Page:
> too do that, is to let doing the work and discovering this by itself. That
> has been partially done, and the logic of the observable is a quantum logic,
> and should be the one that von Neumann and Birkhoff were searching,and which
> is the one defining all the relative probabilities, imposing a unique
> measure, like with Gleason theorem.
>
> A history is not a curve in some space though. A history is defined by a
> universal number U, its number local data X, and the sequence of steps which
> follows from U and X (like the phi_U,s(X), s = 0, 1, 2, …).
>
> Continua and analog situations officers from the first person indeterminacy
> on all relative computations + the structure imposed by the modal theology of
> the machine (the intensional variants of auto reference imposed by
> incompleteness).
>
> Bruno
>
>
>
>
> By  "historical paths (curves or walks)", "Histories have a path
> representation as a sequence" I mean sequences as having a linearly ordered
> index I  [ https://en.wikipedia.org/wiki/Total_order ], so each element of
> the history is indexed:
>
>  (στ,φ)ᵢ   i ∈ I
>
> (So can mean sequence as you defined it.)

OK. Just note that with a computation (even with oracle), the sequence is
determined by the given of a universal machine/number, the input, and then the
sequence of natural number, playing the role of index steps.

Bruno

>
> - pt
>
>
>
> --
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> .
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> .
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> .

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```

### Re: Planck Length

```
> On 29 Jan 2019, at 15:03, Philip Thrift  wrote:
>
>
>
> On Tuesday, January 29, 2019 at 5:30:18 AM UTC-6, Bruno Marchal wrote:
>
>> On 28 Jan 2019, at 15:07, Philip Thrift >
>> wrote:
>>
>>
>>
>> On Monday, January 28, 2019 at 6:27:37 AM UTC-6, Bruno Marchal wrote:
>>
>>> On 25 Jan 2019, at 14:53, Philip Thrift > wrote:
>>>
>>>
>>>
>>> On Friday, January 25, 2019 at 6:27:44 AM UTC-6, Bruno Marchal wrote:
>>>
On 24 Jan 2019, at 15:19, Philip Thrift > wrote:

On Thursday, January 24, 2019 at 7:14:15 AM UTC-6, Bruno Marchal wrote:

> On 23 Jan 2019, at 19:01, Philip Thrift > wrote:
>
>
>
> On Wednesday, January 23, 2019 at 5:52:01 AM UTC-6, Bruno Marchal wrote:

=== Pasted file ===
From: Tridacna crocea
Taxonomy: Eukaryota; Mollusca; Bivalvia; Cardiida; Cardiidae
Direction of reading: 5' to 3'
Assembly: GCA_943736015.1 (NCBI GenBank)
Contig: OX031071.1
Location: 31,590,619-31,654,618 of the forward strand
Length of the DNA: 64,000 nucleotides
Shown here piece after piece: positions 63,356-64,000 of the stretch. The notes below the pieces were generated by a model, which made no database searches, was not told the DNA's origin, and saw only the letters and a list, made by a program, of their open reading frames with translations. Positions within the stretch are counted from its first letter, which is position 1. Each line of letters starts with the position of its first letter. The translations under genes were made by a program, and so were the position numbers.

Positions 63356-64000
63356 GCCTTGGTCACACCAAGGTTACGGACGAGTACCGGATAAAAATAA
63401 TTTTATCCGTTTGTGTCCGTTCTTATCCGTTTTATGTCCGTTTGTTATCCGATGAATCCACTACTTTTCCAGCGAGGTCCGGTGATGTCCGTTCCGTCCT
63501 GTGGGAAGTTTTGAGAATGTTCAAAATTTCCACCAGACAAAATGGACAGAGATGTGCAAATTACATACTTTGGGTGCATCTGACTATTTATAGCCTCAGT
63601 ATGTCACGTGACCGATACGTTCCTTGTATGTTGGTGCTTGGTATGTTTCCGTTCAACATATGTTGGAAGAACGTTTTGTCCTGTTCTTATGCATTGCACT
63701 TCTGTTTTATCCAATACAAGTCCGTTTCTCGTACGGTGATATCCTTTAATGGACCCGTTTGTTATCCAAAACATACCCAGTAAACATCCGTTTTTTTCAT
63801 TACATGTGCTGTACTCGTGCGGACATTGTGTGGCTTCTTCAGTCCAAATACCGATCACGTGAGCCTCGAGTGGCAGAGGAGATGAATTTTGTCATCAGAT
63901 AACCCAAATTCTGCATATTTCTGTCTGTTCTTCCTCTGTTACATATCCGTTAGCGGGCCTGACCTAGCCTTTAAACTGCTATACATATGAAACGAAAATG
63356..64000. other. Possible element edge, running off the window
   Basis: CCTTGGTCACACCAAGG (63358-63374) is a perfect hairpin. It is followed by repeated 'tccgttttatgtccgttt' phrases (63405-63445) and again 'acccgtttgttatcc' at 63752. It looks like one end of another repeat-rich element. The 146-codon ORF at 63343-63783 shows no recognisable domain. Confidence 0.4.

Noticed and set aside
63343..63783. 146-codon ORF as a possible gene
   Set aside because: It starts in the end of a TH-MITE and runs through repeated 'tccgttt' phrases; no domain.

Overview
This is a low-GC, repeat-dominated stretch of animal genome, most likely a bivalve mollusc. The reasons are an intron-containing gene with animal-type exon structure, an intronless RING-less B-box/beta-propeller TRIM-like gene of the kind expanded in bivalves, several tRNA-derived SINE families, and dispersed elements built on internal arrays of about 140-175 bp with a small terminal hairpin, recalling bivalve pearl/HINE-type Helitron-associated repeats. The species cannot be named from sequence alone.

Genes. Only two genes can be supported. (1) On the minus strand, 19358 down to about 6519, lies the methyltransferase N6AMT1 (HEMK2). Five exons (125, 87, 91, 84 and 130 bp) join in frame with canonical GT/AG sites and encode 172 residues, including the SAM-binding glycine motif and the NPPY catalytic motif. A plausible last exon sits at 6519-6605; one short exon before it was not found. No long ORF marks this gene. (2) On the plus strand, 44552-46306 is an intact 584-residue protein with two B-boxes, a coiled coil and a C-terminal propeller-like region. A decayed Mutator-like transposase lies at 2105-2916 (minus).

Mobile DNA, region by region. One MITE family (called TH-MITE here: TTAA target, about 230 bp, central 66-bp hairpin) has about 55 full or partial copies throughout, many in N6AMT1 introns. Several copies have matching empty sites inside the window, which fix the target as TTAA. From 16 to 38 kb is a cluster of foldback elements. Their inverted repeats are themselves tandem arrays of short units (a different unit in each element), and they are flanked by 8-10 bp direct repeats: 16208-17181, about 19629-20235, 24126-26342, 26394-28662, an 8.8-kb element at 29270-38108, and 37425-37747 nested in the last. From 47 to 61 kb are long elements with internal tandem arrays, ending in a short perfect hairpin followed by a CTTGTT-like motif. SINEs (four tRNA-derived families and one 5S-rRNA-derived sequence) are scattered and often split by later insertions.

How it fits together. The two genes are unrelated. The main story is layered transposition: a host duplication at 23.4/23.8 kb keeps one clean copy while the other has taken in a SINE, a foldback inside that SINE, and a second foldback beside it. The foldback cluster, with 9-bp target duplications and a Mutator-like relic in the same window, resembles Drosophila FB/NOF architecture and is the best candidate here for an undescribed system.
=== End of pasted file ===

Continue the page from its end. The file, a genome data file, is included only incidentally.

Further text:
>
>> On 22 Jan 2019, at 01:49, Philip Thrift > wrote:
>>
>> One of the oddest of things is when physicists use the language of
>> (various) theories of physics to express what can or cannot be the case.
>> It's just a language, which is probably wrong.
>>
>> There is a sense in which the Church/Turing thesis is true: All out
>> languages are Turing in their syntax and grammar. What they refer to is
>> another matter (pun intended).
>
> They refer to the set of computable functions, or to the universal
> machine which understand that language. But not all language are Turing
> universal. Only the context sensitive automata (in Chomski hierarchy) are
> Turing universal. Simple languages, like the “regular” one are typically
> not Turing universal. Bounded loops formalism cannot be either.
>
> But the notion of language is ambiguous with respect to computability,
> and that is why I prefer to avoid that expression and always talk about
> theories (set of beliefs) or machine (recursively enumerable set of
> beliefs), which avoids ambiguity.
> For example, is “predicate calculus” Turing universal? We can say yes,
> given that the programming language PROLOG (obviously Turing universal)
> is a tiny subset of predicate logic. But we can say know, if we look at
> predicate logic as a theory. A prolog program is then an extension of
> that theory, not something proved in predicate calculus.
> Thus, I can make sense of your remark. Even the language with only one
> symbol {I}, and the rules that “I” is a wff, and if x is wwf, then Ix is
> too, can be said Turing universal, as each program can be coded by a
> number, which can be coded by a finite sequence of I. But of course, that
> makes the notion of “universality” empty, as far as language are
> concerned.
> Seen as a theory, predicate calculus is notoriously not universal. Even
> predicate calculus + the natural numbers, and the law of addition,
> (Pressburger arithmetic) is not universal. Or take RA with its seven
> axioms. Taking any axiom out of it, and you get a complete-able theory,
> and thus it cannot be Turing complete.
>
> Bruno
>
>
>
> Here's an example of a kind of "non-digital" language:
>
> More Analog Computing Is on the Way
> https://dzone.com/articles/more-analog-computing-is-on-the-way
>
>
>
> The door on this new generation of analog computer programming is
> definitely open. Last month, at the Association for Computing Machinery’s
> (ACM) conference on Programming Language Design and Implementation, a
> paper  was
> presented that described a compiler that uses a text based, high-level,
> abstraction language to generate the necessary low-level circuit wiring
> that defines the physical analog computing implementation. This research
> was done at MIT’s Computer Science and Artificial Intelligence Laboratory
> (CSAIL) and Dartmouth College. The main focus of their investigation was
> to improve the simulation of biological systems.
>
>
> Configuration Synthesis for ProgrammableAnalog Devices with Arco
> https://people.csail.mit.edu/sachour/res/pldi16_arco.pdf
>
>
> Programmable analog devices have emerged as a powerful
> computing substrate for performing complex neuromorphic
> and cytomorphic computations. We present Arco, a new
> solver that, given a dynamical system specification in the
> form of a set of differential equations, generates physically
> realizable configurations for programmable analog devices
> that are algebraically equivalent to the specified system.
> On a set of benchmarks from the biological domain, Arco
> generates configurations with 35 to 534 connections and 28
> to 326 components in 1 to 54 minutes.
>
>
> - pt

Intersting.

Yet, that ```